After 2 hours your dough will look something like this.  You’ll be so proud of your yeast!  It’s actually doing its job.  And now you’re going to undo all its hard work.  Because you’re going to take that big beautiful puffy bowl of dough, dump it back on the counter, and smoosh all the air out of it.  The longer, slower, and more times you let your bread rise, the more flavor it will develop, so this second rising is key.  It’s discouraging the first time, but just have faith that it will rise again.  Yeast are pretty determined like that.

I’m not sure why or how I originally interpreted the words “punching down” to mean what I’m about to tell you, but for some reason I did, and it works, so I go with it.  I take that big puffy ball and start from one end, rolling it up like a sleeping bag at your fifth grade slumber party.  It will look kind of like a lame croissant.

Then, turn it 90 degrees and start at the narrow end you’ve just created, turning it back into more of a ball shape.  Are there any folds or creases showing?  Use your hands to pull the dough over these creases and towards the bottom side of the ball, so that it looks smooth and all the creases are sealed up.  (Feel how easy and elastic it is?  Your dough is changing consistency from the rising!)  Roll it around on the counter a few times to make sure it’s a sealed-up ball, and then it’s time for the second rising.

This is where you need to decide whether you want to make a loaf or a round.  If you’re making a loaf, put the dough in a loaf pan (coated with olive oil, if you want) for this second rising; if you’re making a round, just rest it on whatever baking sheet you’ll be putting in the oven.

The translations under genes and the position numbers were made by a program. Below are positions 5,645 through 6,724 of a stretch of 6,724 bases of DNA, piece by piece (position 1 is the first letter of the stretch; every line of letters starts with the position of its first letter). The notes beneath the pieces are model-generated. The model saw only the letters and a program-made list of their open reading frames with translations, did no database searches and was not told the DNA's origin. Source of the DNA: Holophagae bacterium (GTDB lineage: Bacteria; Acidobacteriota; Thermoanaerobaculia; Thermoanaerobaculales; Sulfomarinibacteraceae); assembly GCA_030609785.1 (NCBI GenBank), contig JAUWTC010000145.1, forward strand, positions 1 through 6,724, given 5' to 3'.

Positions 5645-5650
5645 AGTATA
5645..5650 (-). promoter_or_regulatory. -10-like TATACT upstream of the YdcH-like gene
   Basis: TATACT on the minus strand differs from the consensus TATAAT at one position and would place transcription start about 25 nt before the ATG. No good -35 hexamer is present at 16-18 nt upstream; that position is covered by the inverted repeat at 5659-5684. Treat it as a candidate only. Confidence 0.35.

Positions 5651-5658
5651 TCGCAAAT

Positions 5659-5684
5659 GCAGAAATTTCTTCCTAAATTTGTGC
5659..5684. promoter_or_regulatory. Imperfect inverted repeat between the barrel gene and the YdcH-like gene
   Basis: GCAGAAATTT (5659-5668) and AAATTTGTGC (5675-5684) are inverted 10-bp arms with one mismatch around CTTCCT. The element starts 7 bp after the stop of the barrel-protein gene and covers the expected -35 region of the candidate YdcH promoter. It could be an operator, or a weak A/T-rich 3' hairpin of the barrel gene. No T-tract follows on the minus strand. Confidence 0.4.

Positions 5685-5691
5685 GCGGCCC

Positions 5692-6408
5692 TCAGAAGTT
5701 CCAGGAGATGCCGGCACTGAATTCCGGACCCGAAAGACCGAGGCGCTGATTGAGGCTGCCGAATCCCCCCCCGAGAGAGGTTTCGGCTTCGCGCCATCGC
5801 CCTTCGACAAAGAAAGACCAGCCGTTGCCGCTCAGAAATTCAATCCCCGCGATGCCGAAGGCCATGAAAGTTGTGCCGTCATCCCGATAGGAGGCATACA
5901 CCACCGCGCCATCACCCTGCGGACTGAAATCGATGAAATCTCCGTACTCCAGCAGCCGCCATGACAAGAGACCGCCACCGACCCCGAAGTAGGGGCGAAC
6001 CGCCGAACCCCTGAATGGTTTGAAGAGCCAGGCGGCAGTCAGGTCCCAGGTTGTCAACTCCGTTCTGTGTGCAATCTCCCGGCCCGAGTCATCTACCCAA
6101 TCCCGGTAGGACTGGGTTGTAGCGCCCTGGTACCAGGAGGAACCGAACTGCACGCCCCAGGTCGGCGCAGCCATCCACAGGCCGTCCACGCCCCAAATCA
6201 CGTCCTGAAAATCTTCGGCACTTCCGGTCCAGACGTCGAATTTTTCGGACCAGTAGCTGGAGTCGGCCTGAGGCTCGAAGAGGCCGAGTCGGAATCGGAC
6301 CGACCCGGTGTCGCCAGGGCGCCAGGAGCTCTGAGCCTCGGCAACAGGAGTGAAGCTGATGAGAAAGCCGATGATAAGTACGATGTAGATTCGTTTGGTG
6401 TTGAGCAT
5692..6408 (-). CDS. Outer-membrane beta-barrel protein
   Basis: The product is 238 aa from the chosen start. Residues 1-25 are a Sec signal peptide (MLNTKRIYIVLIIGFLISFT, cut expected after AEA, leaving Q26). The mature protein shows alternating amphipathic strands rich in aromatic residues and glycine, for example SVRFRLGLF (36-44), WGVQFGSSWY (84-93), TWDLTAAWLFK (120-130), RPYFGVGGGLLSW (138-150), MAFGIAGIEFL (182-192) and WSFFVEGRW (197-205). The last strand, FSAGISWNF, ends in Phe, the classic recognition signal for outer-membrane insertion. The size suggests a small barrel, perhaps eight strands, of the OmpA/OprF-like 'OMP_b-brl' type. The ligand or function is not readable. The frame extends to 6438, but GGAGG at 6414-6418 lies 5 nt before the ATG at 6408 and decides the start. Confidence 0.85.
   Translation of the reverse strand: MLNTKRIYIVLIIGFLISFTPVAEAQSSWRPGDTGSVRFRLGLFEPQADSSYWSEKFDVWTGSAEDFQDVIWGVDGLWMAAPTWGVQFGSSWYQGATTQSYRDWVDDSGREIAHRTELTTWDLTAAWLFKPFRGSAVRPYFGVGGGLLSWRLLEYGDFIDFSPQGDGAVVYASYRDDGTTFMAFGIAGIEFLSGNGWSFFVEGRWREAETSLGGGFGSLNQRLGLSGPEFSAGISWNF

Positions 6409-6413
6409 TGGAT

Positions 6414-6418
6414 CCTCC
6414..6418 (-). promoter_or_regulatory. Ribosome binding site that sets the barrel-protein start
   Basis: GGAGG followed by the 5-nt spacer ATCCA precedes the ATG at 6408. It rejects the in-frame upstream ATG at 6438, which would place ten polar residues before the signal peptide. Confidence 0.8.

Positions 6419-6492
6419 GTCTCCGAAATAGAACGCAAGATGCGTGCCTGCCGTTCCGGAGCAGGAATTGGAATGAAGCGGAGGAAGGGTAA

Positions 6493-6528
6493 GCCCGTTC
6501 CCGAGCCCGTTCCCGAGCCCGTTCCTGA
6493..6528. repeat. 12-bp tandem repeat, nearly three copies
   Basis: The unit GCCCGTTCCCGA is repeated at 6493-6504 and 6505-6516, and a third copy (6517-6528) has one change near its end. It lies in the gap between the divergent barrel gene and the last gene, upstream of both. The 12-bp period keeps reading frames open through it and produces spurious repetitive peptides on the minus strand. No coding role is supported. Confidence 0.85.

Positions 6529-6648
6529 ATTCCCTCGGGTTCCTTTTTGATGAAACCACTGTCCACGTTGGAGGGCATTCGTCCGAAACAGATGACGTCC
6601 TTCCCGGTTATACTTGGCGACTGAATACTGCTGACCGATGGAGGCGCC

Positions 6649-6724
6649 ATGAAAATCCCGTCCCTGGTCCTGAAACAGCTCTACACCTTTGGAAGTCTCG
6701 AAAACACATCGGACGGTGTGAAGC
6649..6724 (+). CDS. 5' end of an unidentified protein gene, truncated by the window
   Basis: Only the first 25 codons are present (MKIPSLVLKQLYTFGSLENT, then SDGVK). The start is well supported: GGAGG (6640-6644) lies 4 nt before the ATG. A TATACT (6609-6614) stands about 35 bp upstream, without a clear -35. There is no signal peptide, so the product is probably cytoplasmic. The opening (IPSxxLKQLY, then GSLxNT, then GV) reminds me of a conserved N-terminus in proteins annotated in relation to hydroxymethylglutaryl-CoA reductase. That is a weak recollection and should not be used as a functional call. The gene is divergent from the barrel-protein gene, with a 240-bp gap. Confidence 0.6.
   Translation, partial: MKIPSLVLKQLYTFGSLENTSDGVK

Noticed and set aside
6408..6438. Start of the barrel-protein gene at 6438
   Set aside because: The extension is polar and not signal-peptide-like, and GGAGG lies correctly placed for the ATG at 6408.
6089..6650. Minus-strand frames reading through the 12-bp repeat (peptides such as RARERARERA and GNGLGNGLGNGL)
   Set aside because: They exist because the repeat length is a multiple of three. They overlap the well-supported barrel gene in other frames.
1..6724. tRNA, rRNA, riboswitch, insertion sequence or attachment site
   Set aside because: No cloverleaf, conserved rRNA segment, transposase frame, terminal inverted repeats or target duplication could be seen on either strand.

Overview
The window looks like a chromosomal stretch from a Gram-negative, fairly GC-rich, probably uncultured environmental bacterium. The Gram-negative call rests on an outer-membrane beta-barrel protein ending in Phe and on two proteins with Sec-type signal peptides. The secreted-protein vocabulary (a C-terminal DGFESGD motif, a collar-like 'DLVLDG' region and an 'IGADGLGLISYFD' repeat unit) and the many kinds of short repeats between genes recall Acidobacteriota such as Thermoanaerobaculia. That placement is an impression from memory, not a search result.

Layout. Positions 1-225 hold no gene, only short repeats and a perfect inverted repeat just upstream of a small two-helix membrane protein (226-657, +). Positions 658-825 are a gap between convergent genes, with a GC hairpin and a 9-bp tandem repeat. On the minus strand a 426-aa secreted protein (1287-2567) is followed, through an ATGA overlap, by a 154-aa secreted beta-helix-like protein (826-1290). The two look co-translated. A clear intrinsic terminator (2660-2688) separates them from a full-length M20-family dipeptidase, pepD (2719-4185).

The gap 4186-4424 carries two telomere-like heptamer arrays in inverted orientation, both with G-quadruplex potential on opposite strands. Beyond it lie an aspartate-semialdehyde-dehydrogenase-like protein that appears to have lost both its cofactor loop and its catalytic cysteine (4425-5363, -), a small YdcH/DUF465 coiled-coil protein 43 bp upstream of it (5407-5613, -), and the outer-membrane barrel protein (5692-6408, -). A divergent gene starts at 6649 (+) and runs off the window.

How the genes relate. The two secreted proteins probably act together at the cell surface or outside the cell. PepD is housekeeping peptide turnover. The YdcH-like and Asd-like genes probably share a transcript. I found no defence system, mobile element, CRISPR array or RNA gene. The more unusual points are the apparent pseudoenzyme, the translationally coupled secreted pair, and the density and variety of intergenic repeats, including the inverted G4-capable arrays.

I like to score my bread before the second rising, so that it rises in whatever direction I tell it to: making a plus sign at the top of a round will make it expand in all directions; a slit down the middle when in a loaf pan will help it to fill out width-wise, and a bunch of horizontal slashes just makes it look kind of cool and rustic.

Let it rise again for another hour or so, or however long it takes for it to look like the size of a loaf of bread, and then bake it in the oven at 350 degrees for 35 minutes.  Take it out and see if you can resist for 15 minutes while it cools; this is when I then eat the heel with a good amount of homemade butter and enjoy the rest of my day in a house filled with the aroma of fresh baked bread!

2 thoughts on “How to Bake Homemade Bread

Questions? Comments? Feedback? Anecdotes? Let me know about it here!